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Solutions for Chapter 2: Discrete Random Variables

Introduction to Probability, | 2nd Edition | ISBN: 9781886529236 | Authors: Dimitri P. Bertsekas John N. Tsitsiklis

Full solutions for Introduction to Probability, | 2nd Edition

ISBN: 9781886529236

Introduction to Probability, | 2nd Edition | ISBN: 9781886529236 | Authors: Dimitri P. Bertsekas John N. Tsitsiklis

Solutions for Chapter 2: Discrete Random Variables

Solutions for Chapter 2
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Textbook: Introduction to Probability,
Edition: 2
Author: Dimitri P. Bertsekas John N. Tsitsiklis
ISBN: 9781886529236

Chapter 2: Discrete Random Variables includes 46 full step-by-step solutions. This textbook survival guide was created for the textbook: Introduction to Probability,, edition: 2. Introduction to Probability, was written by and is associated to the ISBN: 9781886529236. Since 46 problems in chapter 2: Discrete Random Variables have been answered, more than 7418 students have viewed full step-by-step solutions from this chapter. This expansive textbook survival guide covers the following chapters and their solutions.

Key Statistics Terms and definitions covered in this textbook
  • Addition rule

    A formula used to determine the probability of the union of two (or more) events from the probabilities of the events and their intersection(s).

  • Arithmetic mean

    The arithmetic mean of a set of numbers x1 , x2 ,…, xn is their sum divided by the number of observations, or ( / )1 1 n xi t n ? = . The arithmetic mean is usually denoted by x , and is often called the average

  • Attribute control chart

    Any control chart for a discrete random variable. See Variables control chart.

  • Axioms of probability

    A set of rules that probabilities deined on a sample space must follow. See Probability

  • Bimodal distribution.

    A distribution with two modes

  • Binomial random variable

    A discrete random variable that equals the number of successes in a ixed number of Bernoulli trials.

  • Bivariate normal distribution

    The joint distribution of two normal random variables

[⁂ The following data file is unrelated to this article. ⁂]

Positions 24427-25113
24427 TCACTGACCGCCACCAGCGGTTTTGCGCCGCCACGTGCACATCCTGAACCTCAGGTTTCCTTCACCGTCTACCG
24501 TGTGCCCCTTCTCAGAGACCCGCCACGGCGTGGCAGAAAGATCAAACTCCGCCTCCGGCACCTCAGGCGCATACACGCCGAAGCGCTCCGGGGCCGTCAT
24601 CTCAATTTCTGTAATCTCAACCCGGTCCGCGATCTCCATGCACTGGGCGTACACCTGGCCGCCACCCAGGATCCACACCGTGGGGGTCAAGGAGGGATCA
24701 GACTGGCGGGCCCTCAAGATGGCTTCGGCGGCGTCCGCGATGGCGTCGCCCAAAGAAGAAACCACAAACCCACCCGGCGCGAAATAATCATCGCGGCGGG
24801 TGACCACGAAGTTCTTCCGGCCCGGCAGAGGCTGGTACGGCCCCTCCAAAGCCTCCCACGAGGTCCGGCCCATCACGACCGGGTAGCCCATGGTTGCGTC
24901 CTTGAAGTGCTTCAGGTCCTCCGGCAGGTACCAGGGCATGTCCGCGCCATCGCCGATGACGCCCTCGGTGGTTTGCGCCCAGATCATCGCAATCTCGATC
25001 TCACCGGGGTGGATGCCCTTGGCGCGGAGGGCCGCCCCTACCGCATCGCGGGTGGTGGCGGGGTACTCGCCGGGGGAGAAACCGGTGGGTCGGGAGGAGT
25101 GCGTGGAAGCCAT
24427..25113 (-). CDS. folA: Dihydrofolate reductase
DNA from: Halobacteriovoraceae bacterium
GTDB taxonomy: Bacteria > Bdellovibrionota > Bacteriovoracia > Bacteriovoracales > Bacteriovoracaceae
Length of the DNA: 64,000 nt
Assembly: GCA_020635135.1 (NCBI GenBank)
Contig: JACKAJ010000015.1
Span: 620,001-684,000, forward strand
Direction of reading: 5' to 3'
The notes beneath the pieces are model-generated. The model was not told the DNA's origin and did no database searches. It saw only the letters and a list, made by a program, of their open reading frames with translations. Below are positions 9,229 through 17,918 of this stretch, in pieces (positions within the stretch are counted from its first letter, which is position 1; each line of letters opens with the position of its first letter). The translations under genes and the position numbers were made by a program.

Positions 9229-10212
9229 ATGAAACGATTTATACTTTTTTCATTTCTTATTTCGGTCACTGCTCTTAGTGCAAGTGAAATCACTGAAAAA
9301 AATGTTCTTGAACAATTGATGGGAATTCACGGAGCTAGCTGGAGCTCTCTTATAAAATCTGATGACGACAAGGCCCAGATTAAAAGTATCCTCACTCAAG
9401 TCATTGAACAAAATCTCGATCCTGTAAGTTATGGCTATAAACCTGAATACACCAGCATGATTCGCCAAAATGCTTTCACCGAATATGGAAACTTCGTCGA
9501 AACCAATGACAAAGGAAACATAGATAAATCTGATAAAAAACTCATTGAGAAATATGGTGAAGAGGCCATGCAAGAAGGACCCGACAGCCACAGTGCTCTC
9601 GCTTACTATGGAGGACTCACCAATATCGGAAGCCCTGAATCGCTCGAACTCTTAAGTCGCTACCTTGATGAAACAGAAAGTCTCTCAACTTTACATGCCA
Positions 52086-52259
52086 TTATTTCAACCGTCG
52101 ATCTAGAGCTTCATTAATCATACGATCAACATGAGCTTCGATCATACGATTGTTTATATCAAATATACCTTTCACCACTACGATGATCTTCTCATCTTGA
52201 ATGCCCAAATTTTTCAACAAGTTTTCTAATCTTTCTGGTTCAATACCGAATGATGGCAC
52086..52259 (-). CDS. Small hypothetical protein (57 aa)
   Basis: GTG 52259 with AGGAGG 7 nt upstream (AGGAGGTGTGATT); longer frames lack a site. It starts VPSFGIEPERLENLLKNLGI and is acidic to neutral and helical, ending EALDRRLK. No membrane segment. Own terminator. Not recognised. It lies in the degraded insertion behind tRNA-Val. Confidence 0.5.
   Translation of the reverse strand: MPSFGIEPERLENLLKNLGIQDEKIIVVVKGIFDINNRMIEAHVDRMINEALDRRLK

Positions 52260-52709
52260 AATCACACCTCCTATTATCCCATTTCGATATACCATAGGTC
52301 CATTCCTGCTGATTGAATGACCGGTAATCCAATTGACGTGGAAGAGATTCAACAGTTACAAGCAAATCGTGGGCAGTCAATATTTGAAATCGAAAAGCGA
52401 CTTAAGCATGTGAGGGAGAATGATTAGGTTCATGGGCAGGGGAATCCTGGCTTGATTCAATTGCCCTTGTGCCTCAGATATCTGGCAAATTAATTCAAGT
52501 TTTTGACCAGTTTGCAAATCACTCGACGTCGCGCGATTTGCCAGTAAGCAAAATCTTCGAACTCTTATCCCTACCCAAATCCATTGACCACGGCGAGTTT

• Cause-and-effect diagram

    A chart used to organize the various potential causes of a problem. Also called a ishbone diagram.

  • Combination.

    A subset selected without replacement from a set used to determine the number of outcomes in events and sample spaces.

  • Continuous distribution

    A probability distribution for a continuous random variable.

  • Correlation coeficient

    A dimensionless measure of the linear association between two variables, usually lying in the interval from ?1 to +1, with zero indicating the absence of correlation (but not necessarily the independence of the two variables).

  • Critical value(s)

    The value of a statistic corresponding to a stated signiicance level as determined from the sampling distribution. For example, if PZ z PZ ( )( .) . ? =? = 0 025 . 1 96 0 025, then z0 025 . = 1 9. 6 is the critical value of z at the 0.025 level of signiicance. Crossed factors. Another name for factors that are arranged in a factorial experiment.

  • Density function

    Another name for a probability density function

  • Eficiency

    A concept in parameter estimation that uses the variances of different estimators; essentially, an estimator is more eficient than another estimator if it has smaller variance. When estimators are biased, the concept requires modiication.

  • Error propagation

    An analysis of how the variance of the random variable that represents that output of a system depends on the variances of the inputs. A formula exists when the output is a linear function of the inputs and the formula is simpliied if the inputs are assumed to be independent.

  • Error sum of squares

    In analysis of variance, this is the portion of total variability that is due to the random component in the data. It is usually based on replication of observations at certain treatment combinations in the experiment. It is sometimes called the residual sum of squares, although this is really a better term to use only when the sum of squares is based on the remnants of a model-itting process and not on replication.

  • Event

    A subset of a sample space.

  • Experiment

    A series of tests in which changes are made to the system under study

  • Extra sum of squares method

    A method used in regression analysis to conduct a hypothesis test for the additional contribution of one or more variables to a model.

  • F-test

    Any test of signiicance involving the F distribution. The most common F-tests are (1) testing hypotheses about the variances or standard deviations of two independent normal distributions, (2) testing hypotheses about treatment means or variance components in the analysis of variance, and (3) testing signiicance of regression or tests on subsets of parameters in a regression model.

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